(I wrote this article for AXIS MUNDI, Vol 3 Issue 1 – Autumn, March 2010)
I decided to make myself a small wand – a ritual tool to represent the element of Air – using a stick from one of the large Angophora trees in the bush across the road from my house. Many people associate Wands with Fire and Swords with Air. However, the elemental correspondences I use for both ritual tools and the Tarot associate Wands with east and the element of Air, and Swords with north and the element of Fire. This makes more sense to me than the opposite since Wands are primarily a mental ritual tool and Swords are an energy or action tool.
I selected four suitable sticks from the ground at the base of a tree then took them home to start stripping the bark and make my final choice of which one to use. As it turned out, the first stick I had picked up was actually the easiest to strip back and tidy up, so it was ‘the one’. The overall length of the stick is about 30cm. This is quite a bit shorter than the ‘elbow to tip of middle finger’ measurement traditionally used to determine the length of a wand, but better suited to fit in my bag of ritual tools I take to SOL gatherings. I prepared the stick with a knife and sandpaper, removing the very rough bits, then looked at it for a while hoping for inspiration to come on how to decorate it. The small end of the stick looked a bit like a dog snout so I decided to work with that idea. At first I thought I’d rather turn it into a dragon but the more I whittled away at the wood the more dog-like it became so, ‘Dog’ it was.
Although Dog is my totem animal it seemed a little odd at first to be associating Dog with my wand and the element of Air, but after comparing the two I realized it was not such a stretch of the imagination after all. Dog as a totem animal is usually associated with attributes such as guidance, teaching, protection, loyalty, vigilance and intelligence. These attributes do actually tie in quite well with some of the many correspondences associated with Air. For example: the focus of Air is intellect – dogs are very intelligent and also relate well to other qualities of Air such as reasoning and communication. The senses associated with Air are smell, hearing and voice; we all know that the senses of smell and hearing are especially well developed in dogs (allowing them to be so vigilant) and their voice (barking) is one of their many methods of communication, although ‘vocal’ dogs are not always appreciated in a suburban environment.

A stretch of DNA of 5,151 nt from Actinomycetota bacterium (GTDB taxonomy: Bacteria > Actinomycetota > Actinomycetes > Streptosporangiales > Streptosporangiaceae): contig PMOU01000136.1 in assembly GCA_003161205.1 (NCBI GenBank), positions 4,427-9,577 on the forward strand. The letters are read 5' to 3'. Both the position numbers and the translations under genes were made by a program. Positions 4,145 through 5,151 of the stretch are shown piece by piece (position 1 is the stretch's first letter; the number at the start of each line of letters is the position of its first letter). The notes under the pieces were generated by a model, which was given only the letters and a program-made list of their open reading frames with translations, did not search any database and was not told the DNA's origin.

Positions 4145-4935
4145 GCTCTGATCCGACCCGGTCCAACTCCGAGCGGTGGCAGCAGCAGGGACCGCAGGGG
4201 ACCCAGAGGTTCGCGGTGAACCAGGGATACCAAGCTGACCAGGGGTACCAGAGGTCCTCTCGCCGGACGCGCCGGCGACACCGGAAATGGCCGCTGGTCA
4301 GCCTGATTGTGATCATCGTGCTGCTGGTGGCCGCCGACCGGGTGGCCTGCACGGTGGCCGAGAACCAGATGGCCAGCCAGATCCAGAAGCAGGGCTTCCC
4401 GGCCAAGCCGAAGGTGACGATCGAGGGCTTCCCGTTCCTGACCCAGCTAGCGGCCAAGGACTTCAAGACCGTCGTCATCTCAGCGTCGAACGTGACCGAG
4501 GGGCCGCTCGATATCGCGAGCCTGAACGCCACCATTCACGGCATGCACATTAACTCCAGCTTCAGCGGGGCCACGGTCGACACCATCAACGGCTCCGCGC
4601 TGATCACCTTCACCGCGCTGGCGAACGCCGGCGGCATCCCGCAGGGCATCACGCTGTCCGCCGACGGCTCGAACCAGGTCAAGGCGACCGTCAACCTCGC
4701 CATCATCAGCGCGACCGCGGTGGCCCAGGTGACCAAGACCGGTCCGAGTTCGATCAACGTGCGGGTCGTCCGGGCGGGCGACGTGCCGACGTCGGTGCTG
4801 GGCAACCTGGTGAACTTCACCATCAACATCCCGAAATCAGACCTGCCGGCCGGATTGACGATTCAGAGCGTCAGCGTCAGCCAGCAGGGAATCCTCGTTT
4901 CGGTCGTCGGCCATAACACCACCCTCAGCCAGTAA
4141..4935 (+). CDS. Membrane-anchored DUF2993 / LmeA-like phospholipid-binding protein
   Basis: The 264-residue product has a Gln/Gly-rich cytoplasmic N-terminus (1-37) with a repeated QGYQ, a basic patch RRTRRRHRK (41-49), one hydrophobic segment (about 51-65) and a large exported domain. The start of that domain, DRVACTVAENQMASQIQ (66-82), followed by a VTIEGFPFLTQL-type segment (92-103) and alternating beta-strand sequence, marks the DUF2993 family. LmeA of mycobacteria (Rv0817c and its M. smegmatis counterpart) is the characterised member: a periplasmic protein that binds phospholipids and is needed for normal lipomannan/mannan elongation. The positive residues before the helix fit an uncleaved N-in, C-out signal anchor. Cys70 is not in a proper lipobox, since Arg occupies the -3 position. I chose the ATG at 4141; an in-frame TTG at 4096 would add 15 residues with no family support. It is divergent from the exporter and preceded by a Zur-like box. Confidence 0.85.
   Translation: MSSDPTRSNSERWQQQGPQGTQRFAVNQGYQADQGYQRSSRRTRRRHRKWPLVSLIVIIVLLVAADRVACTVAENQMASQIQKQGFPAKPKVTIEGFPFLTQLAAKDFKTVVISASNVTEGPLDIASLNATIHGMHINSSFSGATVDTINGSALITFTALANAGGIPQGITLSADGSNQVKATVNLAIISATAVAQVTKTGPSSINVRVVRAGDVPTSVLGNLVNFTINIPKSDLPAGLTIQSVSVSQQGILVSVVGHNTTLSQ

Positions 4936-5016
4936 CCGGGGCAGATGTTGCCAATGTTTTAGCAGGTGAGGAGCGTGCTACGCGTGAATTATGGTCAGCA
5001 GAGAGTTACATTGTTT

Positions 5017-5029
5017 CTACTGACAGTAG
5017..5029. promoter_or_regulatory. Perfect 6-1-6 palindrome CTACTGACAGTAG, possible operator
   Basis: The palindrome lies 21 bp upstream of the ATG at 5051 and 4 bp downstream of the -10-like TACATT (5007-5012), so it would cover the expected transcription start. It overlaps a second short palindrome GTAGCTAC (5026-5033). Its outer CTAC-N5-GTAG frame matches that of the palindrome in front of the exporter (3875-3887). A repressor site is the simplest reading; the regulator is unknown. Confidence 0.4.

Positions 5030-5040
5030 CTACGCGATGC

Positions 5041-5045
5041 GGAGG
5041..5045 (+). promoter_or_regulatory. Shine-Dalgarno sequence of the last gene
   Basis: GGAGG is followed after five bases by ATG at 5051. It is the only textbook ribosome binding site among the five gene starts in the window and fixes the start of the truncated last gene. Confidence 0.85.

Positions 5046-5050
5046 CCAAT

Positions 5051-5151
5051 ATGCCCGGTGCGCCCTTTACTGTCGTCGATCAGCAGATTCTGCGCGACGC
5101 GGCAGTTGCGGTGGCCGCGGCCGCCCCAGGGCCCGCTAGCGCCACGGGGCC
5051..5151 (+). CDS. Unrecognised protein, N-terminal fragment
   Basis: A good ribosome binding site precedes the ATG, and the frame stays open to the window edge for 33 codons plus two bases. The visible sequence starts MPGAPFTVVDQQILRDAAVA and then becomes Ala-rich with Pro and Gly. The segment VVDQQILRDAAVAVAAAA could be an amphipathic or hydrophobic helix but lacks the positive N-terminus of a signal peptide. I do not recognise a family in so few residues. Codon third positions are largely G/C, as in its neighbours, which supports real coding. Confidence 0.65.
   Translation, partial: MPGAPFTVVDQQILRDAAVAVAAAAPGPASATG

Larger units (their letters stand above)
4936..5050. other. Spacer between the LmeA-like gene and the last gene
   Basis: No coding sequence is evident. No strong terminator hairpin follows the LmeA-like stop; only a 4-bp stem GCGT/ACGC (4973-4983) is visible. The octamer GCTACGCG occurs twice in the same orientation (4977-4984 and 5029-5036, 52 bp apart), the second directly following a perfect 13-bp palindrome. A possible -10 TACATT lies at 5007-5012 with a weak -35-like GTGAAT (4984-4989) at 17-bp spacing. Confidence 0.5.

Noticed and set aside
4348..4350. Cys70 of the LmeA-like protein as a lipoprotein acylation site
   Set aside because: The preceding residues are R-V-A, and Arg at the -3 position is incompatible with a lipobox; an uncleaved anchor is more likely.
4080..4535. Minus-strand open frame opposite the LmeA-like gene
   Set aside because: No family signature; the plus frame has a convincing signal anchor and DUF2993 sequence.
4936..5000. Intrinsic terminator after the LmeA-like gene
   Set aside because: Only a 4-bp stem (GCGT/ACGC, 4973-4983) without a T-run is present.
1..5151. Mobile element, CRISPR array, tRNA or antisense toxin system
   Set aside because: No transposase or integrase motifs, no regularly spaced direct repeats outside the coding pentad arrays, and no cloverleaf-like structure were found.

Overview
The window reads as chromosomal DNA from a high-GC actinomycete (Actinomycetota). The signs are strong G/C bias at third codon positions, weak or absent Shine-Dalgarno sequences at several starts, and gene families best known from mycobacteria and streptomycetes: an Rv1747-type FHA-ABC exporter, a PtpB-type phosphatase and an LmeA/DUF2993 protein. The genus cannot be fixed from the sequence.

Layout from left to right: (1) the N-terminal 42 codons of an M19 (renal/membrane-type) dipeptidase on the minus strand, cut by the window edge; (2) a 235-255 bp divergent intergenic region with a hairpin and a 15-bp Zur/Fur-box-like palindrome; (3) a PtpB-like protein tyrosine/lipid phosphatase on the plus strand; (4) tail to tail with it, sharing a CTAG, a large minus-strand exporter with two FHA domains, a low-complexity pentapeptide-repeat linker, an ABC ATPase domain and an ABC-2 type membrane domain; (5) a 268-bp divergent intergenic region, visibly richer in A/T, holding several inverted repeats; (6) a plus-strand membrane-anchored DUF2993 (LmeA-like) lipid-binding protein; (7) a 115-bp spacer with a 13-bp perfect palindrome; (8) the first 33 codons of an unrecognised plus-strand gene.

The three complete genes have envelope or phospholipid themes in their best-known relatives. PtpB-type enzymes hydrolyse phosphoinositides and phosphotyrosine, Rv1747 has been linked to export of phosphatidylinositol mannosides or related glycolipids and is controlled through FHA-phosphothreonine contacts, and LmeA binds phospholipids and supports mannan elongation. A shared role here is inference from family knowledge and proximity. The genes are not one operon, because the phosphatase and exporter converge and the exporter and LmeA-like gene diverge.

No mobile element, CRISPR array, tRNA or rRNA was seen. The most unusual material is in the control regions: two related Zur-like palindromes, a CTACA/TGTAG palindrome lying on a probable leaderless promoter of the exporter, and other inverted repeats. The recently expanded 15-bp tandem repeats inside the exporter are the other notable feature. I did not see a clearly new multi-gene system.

I painted the ‘dog end’ of the stick to look like my Border Collie, Shelby. ‘He’ needed ears so I searched through a packet of polished gemstone chips until I found two suitably shaped black pieces (possibly onyx, obsidian or tourmaline) and glued them to either side of the wand/dog’s head. The head is only about 1 cm wide by 2.5 cm long so I found it a bit difficult to achieve the detail I wanted. At the edge of the black paint I painted a band of yellow to represent air and then added some yellow ribbon and some hair that Shelby kindly donated (he has plenty to spare!) which I thought was far more appropriate than adding feathers to the wand. After all, his hair has a very ‘airy’ quality about it, being very fluffy, almost ‘feathery’ looking. He also likes to ‘fly’ by jumping high into the air to catch tennis balls, and he loves to run around the yard barking at the wind and storms. Some people have even called him air-headed but I know my baby boy is really quite brilliant!
After I’d added the ‘dog feathers’ (which I made by tying the cut end of each small bunch of hair with cotton thread and then dipping it in glue and attaching the ribbon and ‘silver’ bead while the glue was still wet) I wound copper wire around the wand (copper and silver are often associated with Air) and then applied some clear lacquer. The ‘Shelby stick’, as my family were calling it, was ritually cleansed and consecrated and, voila! …my new wand was born.
And here’s a few more photos that didn’t appear in the Axis Mundi…